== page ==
If you who don’t have your finger on the pulse of the publishing industry, you might not know that the industry is currently like a coin flipping in the air, and no one knows just how it will land. With the rise of the ebook, traditional forms of publishing–particularly print publishing–are under attack from all sides, and no one knows what publishing is going to look like in five or ten years.
While some people are using this time to cling to old formats of publishing, others are taking advantage of the disruptive innovation of the ebook to do some really impressive things. Those of you who are interested in what the future of books might be, take note. Interactive books are coming.
In reality, we’ve had interactive books for a while now. I’m sure you can all remember the choose-your-own-adventure books from your childhood or, my personal favorite, those picture books that had little icons on the page that corresponded to noise making buttons on the side. You guys remember those? I sure do.
But with the rise of the ebook and the internet, books have the capability to become far more interactive–and far more high tech–than a choose-your-own-adventure story.
Back in September of 2012, the first installment of The Infinity Ring series was released. The Infinity Ring was published by Scholastic and was their attempt to bring together reading, gaming, and history. The story follows time travelling kids who have to keep history on track to avoid world catastrophes.
While the book can be read just by itself, readers also have the opportunity to continue the journey of the book online. By going to the internet, readers can play a role-playing game as one of the books main characters. Scholastic, which has previously tapped into the goldmine of the internet through its 39 Clues books in which readers could go online to unlock exclusive bonus content, has long since realized that most kids aren’t satisfied with books alone. They want something more, something they can control and interact with. And with The Infinity Ring, they can do just that.
This, of course, isn’t the only multi-media book experience. J.K.Rowling, who is no less than a queen in the publishing industry, introduced her fans to Pottermore in 2011. Pottermore is meant to be an interactive online companion to the Harry Potter books. While all seven books aren’t up on Pottermore yet, users still can interact with pivotal moments of the first four or five books. They can get wands (mine is pear wood with a phoenix feather core) and get sorted (Gryffindor) and make potions or duel other users to get points for their houses. While a lot of users, myself included, complain that the site has no return value, fans of the Potter books keep going back to the site for the free content that delve deeper and deeper into J.K.Rowling’s fictional world. For die-hard fans of the books, that content is absolutely invaluable.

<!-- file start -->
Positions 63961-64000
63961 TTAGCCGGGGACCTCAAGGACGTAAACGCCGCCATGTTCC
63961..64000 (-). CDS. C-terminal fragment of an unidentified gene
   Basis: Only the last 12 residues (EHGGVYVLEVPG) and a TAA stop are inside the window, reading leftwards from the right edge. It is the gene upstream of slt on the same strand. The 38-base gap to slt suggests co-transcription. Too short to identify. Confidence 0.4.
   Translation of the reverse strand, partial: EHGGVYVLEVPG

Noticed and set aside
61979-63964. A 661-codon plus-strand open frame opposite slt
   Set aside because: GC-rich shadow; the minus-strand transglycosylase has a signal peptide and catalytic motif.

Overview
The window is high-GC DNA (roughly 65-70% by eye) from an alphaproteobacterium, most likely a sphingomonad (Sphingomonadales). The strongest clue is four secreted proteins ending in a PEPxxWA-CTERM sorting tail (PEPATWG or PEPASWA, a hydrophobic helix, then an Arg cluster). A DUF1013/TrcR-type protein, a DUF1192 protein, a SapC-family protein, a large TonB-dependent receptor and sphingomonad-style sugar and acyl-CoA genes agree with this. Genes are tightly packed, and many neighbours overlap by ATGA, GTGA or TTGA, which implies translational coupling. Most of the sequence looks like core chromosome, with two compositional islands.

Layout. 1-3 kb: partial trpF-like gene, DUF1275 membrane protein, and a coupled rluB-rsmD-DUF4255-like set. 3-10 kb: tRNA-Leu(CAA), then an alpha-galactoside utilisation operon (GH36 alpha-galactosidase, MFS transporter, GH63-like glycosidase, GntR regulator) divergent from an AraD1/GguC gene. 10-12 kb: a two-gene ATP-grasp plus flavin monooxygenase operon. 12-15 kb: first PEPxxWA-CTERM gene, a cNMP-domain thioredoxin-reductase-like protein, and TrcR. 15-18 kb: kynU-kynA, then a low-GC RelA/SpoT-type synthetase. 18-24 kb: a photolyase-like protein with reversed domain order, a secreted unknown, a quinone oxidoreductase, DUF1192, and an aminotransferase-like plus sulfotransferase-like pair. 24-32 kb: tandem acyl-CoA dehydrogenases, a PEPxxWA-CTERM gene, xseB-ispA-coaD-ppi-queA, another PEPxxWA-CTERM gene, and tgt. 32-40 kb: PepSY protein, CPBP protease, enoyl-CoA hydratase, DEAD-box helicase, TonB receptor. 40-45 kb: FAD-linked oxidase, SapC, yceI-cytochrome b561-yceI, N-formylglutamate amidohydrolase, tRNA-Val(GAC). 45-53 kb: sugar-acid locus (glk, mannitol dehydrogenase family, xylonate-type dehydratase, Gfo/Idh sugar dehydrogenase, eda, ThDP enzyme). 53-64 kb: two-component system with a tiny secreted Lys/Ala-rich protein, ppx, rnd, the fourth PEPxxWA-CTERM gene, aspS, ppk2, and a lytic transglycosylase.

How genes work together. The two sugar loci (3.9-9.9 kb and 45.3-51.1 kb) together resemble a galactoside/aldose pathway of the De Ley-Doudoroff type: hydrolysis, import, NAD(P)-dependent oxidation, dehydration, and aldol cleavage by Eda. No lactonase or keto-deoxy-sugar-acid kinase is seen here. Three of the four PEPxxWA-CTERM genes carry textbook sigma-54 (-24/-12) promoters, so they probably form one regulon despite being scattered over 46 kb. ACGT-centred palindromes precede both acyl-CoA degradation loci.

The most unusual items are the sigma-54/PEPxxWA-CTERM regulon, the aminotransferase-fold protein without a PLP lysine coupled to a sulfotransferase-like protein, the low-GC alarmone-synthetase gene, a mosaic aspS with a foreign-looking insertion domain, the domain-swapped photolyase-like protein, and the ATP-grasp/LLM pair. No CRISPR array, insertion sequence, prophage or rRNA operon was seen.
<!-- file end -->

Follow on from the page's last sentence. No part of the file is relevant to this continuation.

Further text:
Of course, both of these are examples of print books with interactive supplemental content. The possibilities are considerably more endless.
I’ll let this Ted Talk explain it all:
Personally, I have a hard time seeing all books going in this direction, but the possibilities are endless and exciting to explore.
I was hanging out with Tricia on Saturday, thinking/complaining about how I’m so inconsistent with how I write. First, I don’t do it often enough. Second, as soon as something’s not fun anymore I give up on it. Third, I don’t even revise what I finish or let me friends comment on it.
And as any writer will tell you, a writer writes. So that makes me not a real writer…right?
But, here’s the thing. Don’t delude yourself, but don’t be too hard on yourself either. There are always extenuating circumstances, and you need to take a deep breath and decide whether to suck it up and stop making excuses for yourself OR if you need to get help and take care of yourself. You know, mentally.
My happiest writing memory, by far, is sitting at the junior high where I worked a couple of years ago, subbing a teacher’s classes while the students watched a mockumentary about dragons, and working on a brand new novel. It was four hours of fun. Four hours that I hold on to like I’m hanging on to the edge of a cliff. Because beyond those few hours, writing has never been fun for me. It’s a painful, abusive hobby. The only reason I still want to do it is because I have too many characters running around in my head. I want to give them life, but actually doing it feels like rubbing my face against a cheese grater. (If you’re a perfectionist to the extent that I am, you’ll understand what I’m talking about.)
Those Platonic hours were the easiest, sunniest writing hours of my life for virtue of the fact that I was in the best place mentally that I’d been in years, and have been in years.
So if anyone is beating themselves up because their dream is to be a writer/artist/whatever, but they just can’t seem to get it together, you have all my commiseration. Rather than repeat over and over that writers write, let’s focus our energies on taking care of ourselves. With that in mind, I’ve created a self-care list for writers.
JK Rowling’s Harvard commencement speech is still one of the most inspiring things I’ve ever heard.
Learn to recognize shame in order to eliminate it from your thoughts:
Laughter is the best medicine and I don’t care how hackneyed that phrase is, it’s true.
Laugh and cry with Allie Brosh?